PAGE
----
There’s a certain heartiness to people that make the decision to live in a camper a good portion of the year.
My grandfather was one of those people. He lived about a hundred and fifty miles away from my parents when I was growing yup and I remember that once a year he would make the drive with my grandmother to a state forest campground with their camper.
It only cost them three dollars a night to stay there and he had a marine battery rigged to power all of the basic electrical needs (no low cost solar yet then folks) and would spend most of the day either there or at our house.
He said it was because the 20 dollars a week that it ended up being when he would stay up there for three or four months was cheaper than paying for gas to come visit every weekend. Which happened to be true.
The many ways that people have either figured out alternative living, whether it be traveling in a motorhome, living in a tiny home that they can move pretty much at will to campers that weigh less than a person that you can tow behind a bicycle are absolutely fascinating
A man named Paul Elkins is raising the bar even farther when it comes to this alternative style of living. He created something that may seem like it would never work, but it surprisingly comfortable and efficient. The best part? It only cost him $150! Check out this awesome build below!
Paul first got into “micro-camping in 2002.
Back then he had a truck with a cap that he converted into a camper and toured around the country with. I’d take this thing in a heartbeat!
He then created a post apocalyptic micro-camper for his trip to Burning Man one year.
He wanted to create something that was truly affordable for almost anyone though, so he started on his latest project by drawing inspiration from an old emergency shelter he had.
This was the fruit of his labor. It may not look like much, but this thing has everything you need for a comfortable life on the road.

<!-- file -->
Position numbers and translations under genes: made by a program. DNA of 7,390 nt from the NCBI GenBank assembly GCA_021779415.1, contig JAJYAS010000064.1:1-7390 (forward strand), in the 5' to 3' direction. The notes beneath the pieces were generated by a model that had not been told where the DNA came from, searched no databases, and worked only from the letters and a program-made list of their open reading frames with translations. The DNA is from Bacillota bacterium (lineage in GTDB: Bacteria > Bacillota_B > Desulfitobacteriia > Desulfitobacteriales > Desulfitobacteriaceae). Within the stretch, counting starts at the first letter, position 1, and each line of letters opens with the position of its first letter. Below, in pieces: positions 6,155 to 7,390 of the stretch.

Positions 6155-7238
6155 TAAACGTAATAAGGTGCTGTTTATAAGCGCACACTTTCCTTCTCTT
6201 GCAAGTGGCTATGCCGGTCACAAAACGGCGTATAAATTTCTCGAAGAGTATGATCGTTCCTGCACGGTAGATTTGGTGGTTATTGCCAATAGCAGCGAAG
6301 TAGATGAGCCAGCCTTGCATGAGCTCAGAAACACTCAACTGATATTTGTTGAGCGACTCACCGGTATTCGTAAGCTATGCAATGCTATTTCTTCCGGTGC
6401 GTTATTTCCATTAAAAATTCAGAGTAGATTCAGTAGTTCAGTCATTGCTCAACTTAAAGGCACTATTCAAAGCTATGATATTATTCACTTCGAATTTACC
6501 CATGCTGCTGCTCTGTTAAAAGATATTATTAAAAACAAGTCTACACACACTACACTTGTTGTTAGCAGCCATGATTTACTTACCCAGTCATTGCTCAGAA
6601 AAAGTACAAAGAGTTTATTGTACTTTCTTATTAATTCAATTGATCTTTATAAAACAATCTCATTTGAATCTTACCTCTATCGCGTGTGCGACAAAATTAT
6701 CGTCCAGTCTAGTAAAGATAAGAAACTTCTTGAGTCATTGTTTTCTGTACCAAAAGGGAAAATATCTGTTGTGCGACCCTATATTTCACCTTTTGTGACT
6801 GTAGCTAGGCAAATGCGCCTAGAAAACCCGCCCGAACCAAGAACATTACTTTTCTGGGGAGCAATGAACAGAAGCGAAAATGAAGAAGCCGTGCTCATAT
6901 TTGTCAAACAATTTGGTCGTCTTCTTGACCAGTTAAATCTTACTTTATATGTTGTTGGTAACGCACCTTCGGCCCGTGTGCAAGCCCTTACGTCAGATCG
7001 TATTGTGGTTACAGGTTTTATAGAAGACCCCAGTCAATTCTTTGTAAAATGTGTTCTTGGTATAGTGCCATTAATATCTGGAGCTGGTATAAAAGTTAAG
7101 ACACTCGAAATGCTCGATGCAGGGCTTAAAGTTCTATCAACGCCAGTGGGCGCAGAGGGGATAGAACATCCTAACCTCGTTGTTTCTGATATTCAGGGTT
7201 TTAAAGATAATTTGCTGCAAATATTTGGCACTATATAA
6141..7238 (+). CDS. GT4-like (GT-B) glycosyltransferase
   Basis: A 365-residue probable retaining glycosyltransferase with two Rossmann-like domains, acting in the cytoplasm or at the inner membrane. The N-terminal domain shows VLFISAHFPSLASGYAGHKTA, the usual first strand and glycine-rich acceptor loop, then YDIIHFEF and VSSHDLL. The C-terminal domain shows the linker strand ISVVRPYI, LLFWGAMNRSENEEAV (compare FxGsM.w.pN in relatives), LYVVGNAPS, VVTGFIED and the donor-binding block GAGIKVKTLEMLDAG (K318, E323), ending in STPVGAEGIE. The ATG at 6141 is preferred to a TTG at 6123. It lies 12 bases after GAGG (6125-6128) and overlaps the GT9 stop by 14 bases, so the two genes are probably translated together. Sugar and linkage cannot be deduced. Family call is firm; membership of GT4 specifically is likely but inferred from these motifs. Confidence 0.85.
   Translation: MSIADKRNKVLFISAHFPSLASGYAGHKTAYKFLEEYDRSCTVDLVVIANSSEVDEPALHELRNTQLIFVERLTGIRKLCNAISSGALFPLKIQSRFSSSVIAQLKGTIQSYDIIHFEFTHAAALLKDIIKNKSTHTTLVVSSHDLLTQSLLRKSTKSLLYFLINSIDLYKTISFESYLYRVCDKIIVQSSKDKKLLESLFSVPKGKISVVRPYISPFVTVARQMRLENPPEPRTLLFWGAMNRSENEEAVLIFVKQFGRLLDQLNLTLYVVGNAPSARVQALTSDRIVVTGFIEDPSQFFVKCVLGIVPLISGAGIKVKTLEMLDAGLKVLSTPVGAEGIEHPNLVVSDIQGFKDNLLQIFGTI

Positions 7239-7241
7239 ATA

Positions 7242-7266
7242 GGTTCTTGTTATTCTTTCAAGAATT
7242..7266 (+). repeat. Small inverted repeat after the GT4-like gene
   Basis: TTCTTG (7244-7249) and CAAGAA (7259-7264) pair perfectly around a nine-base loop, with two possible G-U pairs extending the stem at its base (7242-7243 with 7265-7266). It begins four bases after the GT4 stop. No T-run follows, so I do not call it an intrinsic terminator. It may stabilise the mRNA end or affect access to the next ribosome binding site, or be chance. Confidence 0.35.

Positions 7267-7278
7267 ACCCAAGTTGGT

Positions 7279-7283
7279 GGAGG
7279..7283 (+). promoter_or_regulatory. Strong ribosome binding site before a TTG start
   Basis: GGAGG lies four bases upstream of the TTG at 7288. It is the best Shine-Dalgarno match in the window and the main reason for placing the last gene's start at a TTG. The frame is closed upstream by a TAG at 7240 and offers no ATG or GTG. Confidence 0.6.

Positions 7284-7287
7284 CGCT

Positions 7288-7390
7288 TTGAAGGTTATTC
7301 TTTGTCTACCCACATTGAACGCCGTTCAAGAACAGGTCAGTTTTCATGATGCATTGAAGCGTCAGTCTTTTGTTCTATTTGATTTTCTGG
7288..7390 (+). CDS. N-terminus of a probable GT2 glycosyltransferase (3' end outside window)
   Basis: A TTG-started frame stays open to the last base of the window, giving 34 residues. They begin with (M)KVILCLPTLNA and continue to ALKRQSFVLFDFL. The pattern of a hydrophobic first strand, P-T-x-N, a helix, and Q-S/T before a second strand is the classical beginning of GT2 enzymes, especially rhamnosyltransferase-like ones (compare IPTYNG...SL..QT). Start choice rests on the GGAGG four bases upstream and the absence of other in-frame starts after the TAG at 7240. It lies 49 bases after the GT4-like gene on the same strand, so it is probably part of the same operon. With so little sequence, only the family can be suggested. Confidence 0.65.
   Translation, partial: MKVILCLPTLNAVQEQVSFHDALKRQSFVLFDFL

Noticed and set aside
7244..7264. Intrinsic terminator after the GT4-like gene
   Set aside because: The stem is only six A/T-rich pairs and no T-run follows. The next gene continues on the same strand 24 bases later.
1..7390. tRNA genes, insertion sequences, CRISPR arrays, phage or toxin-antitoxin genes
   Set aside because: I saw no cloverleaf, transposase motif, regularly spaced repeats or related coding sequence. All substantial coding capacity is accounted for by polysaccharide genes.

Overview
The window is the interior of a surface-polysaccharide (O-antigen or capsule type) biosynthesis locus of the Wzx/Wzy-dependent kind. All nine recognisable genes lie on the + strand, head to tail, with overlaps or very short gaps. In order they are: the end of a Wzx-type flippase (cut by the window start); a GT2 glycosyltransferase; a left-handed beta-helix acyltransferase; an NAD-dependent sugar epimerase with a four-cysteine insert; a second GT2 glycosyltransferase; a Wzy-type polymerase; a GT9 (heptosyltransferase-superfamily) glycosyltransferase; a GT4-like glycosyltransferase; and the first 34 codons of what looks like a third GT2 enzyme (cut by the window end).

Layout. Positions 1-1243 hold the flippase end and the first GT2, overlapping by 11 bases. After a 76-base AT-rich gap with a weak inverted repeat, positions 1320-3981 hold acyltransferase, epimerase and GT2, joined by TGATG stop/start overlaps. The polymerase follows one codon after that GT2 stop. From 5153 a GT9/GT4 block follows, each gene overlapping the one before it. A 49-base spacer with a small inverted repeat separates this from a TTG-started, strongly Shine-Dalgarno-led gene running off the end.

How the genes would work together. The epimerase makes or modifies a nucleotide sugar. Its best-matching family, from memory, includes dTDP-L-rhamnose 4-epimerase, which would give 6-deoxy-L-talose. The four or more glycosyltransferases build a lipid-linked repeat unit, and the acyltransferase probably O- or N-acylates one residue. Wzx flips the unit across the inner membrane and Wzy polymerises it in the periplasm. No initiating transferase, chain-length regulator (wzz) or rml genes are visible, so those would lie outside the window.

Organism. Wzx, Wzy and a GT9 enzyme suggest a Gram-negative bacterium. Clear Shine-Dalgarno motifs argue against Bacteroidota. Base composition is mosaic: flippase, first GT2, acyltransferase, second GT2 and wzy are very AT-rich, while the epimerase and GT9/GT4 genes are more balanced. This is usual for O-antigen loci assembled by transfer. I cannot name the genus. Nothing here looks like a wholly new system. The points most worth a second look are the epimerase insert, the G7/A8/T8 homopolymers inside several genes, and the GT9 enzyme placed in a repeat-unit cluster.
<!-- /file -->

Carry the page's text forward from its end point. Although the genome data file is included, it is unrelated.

The micro-camper attaches with a simple bicycle hitch. The whole frame is made of 1×1 pieces of wood, it is extremely light. The frame alone weighs around 3 pounds.
The entire structure is made from an extremely light but durable plastic called coroplast. He collected most of the materials by recycling old political campaign posters, as many of them are made from coroplast.
He was able to figure out a technique to give the micro-camper a rounded nose. He simply insulated the inside and says it does a nice job of keeping him warm even during the winter time.
He even got creative enough to add a skylight/air vent to the top.
He built a wooden frame and nailed down coroplast along the top to create his sleeping platform.
For a kitchen, he simply created a container out of chloroplast and slid a small camping stove inside. He added a metal housing around the flame to keep the whole thing from catching fire.
He has cupboards made entirely from coroplast as well. They hold his food and various other things.
He even has his own little spice rack!
With everything added inside of the micro-camper, it weights about 60 pounds. Pulling that weight would be a small price to pay for a place to sleep on a long bike ride.